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Iran, A Lesson in the Making

January 7, 2011

Source:  Cartoon used with permission by creator, Iranian cartoonist, Mana Neyestani, (http://www.facebook.com/home.php?#!/photo.php?fbid=10150350230670434&set=a.214762075433.281488.525825433 and http://www.irancartoon.com/mana/INDEX2.HTM and http://www.radiozamaaneh.com/enzam/).  

What’s this picture portraying about Iran?  Iran is a complex society.   Therefore, it is similar to all society.  In Iran, as in many States, there are people and classifications of people that are compelled to obey or conform to the system.  Those who obey often do so because failure to obey orders subjects them to sanctions.  Some sanctions encourage or “bait” us to go along with (or conform to) the system with few questions asked.  Others force us to accept and become part of the system out of fear.  While many may acquiesce, obey, or conform to pressures, we may find hope in each society that is presented through those people who are willing to persevere in spite of persecution and seek incessantly a better way of governance.  These self-compelling people, like the marathon runner, bear monumental hardship(s) in order to object to and change tyranny and social wrongs.  Much of Iran’s society today seeks what the American (revolutionaries) sought and fostered through the American War for Independence.  We must not forget to fear totalitarian forms of government, both those without and those that may through factions attempt to rear their heads from within.  As American’s we must support the cause of the Iranian common people that are seeking a better way of life.  At the same times we Americans must remember how important our own rights and freedoms are.  We must remember that corruption has many faces, as do victims also.  No doubt this picture gives us a view of only one dimension of Iranian society.  There are of course those that support the government.   There is no doubt, as in every society, a segment preferring the status quo.  For whatever reason, unlike the guard, they support the tyranny and act as direct instigators of strife.  These segments of society are unlike the jailer who is merely a puppet on a string responding to coercion.  For these folk there are different analyses to be considered and I have not considered those types in this article.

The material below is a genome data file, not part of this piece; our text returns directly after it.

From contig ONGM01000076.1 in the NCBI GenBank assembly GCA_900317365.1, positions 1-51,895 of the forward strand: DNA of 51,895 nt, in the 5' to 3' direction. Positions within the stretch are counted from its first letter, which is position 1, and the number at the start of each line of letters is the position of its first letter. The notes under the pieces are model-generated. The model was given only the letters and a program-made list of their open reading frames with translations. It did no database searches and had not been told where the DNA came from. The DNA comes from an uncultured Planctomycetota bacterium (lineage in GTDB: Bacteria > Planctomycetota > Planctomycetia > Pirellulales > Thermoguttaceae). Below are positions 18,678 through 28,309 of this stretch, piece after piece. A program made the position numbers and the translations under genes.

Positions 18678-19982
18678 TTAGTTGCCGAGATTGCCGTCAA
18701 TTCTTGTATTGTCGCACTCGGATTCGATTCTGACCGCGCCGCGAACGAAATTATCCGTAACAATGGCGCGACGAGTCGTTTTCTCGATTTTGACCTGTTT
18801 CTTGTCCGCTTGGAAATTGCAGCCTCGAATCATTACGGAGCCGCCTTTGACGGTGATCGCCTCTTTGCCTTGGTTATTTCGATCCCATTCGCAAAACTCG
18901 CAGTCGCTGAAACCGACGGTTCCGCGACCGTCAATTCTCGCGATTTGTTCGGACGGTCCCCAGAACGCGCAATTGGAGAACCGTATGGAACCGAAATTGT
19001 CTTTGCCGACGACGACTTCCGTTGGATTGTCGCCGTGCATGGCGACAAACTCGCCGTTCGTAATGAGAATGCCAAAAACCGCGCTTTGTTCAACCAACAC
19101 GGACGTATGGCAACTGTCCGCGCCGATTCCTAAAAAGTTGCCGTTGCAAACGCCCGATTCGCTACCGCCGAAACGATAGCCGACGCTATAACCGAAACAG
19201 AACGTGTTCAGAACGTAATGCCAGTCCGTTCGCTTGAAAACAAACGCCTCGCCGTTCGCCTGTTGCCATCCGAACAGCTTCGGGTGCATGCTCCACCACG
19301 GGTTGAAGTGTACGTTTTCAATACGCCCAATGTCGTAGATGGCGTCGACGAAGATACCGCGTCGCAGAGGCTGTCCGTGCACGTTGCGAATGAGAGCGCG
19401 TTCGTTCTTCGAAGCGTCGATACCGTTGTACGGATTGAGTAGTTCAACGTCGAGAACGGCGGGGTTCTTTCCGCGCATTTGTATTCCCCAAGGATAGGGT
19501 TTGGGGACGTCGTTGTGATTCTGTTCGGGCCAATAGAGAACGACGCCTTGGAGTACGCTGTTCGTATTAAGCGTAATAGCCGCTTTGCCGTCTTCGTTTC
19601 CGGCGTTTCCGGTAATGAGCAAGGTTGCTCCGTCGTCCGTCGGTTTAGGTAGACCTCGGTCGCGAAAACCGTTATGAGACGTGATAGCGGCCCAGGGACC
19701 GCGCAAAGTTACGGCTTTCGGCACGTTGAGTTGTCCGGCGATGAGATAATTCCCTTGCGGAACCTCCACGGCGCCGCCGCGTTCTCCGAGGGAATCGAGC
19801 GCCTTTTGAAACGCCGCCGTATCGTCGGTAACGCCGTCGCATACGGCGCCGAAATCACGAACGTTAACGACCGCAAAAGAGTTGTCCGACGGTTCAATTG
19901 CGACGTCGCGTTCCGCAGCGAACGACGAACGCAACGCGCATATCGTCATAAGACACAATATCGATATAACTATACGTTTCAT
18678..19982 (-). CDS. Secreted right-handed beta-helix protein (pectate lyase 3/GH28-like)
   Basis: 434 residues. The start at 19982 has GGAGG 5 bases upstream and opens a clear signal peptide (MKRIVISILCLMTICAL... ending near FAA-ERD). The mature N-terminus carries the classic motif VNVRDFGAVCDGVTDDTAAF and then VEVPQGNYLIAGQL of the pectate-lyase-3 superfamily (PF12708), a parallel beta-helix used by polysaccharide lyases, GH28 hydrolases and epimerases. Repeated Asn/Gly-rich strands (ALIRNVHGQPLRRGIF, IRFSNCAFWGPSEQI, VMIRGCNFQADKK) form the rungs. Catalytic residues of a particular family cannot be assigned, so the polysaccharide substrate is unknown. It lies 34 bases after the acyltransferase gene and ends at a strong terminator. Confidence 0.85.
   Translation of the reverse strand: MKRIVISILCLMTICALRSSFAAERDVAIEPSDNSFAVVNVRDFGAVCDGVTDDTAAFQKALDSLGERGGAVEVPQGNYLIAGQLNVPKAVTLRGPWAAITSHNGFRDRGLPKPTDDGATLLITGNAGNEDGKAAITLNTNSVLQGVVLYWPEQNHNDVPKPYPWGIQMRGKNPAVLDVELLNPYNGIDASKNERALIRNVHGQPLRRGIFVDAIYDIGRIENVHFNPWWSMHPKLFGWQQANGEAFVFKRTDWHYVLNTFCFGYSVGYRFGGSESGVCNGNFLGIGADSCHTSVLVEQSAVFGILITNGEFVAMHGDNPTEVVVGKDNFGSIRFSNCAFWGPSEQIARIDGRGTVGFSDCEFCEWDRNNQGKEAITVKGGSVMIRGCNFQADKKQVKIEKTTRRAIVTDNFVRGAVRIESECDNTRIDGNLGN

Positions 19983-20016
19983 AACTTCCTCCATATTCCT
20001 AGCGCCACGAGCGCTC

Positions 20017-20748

As we may be able to see, in this picture, the prison jailer and the prisoner are both victims.  Which one bears the more constricting yoke of being chained by the governmental system?  They both are harnessed, but the prisoner is thinking, and importantly, I think, has important options.  He has some degree of latitude in moving portions of his body and in using his mind to contemplate his situation.  He already has taken the step toward freedom and now finds himself at a point of no other way out.  The prisoner objects to the system, attempts to make changes, and although momentarily confined remains thoughtful about the situation, both at hand while imprisoned and hopefully about the future if release is gained.  On the other hand the jailer is bound and without options.  Arguably, the prisoner could do the jailer some degree of injury.  But perhaps each realize their positions; and that perhaps, they are more similar than not.  Perhaps fear of the system dictates the jailer obeying the orders of the system.  Perhaps he has been enticed by the carrots of the system and finds that conforming to orders makes life at least seem less complicated. 

While we must recognize that there are at least two types of prisoners in Iran, we must remain thoughtful of the type depicted by the prisoner and the jailer.  While the jailer is “riding” the system for all it is worth, the prisoner is patient, calculating, and with one foot free and prepared to propel himself toward the finish line should circumstances dictate so.  The jailer, because he has sought to take the apparently less hazardous pathway and allow government to use him for corrupt and uncivil purposes, finds himself bound and with fewer options.  Sometimes, taking the path that seeks humanity and civility requires taking the more frightful path.  The one that our American seekers of freedom took is not all that fundamentally different from that path sought by the members of the Green Movement seeking freedom in Iran today.  The message, to all society I believe, is be vigilant.   

Malcolm L. Rigsby is a faculty member in sociology at Ouachita Baptist University, completing his Ph.D. at Texas Woman’s University, Denton, Texas.  In 1979 he received his B.A.T. from Sam Houston State University, in History and Education with a minor in Sociology.  He holds his J.D. from St. Mary’s University School of Law (1989) and is a licensed attorney in Arkansas and Texas.

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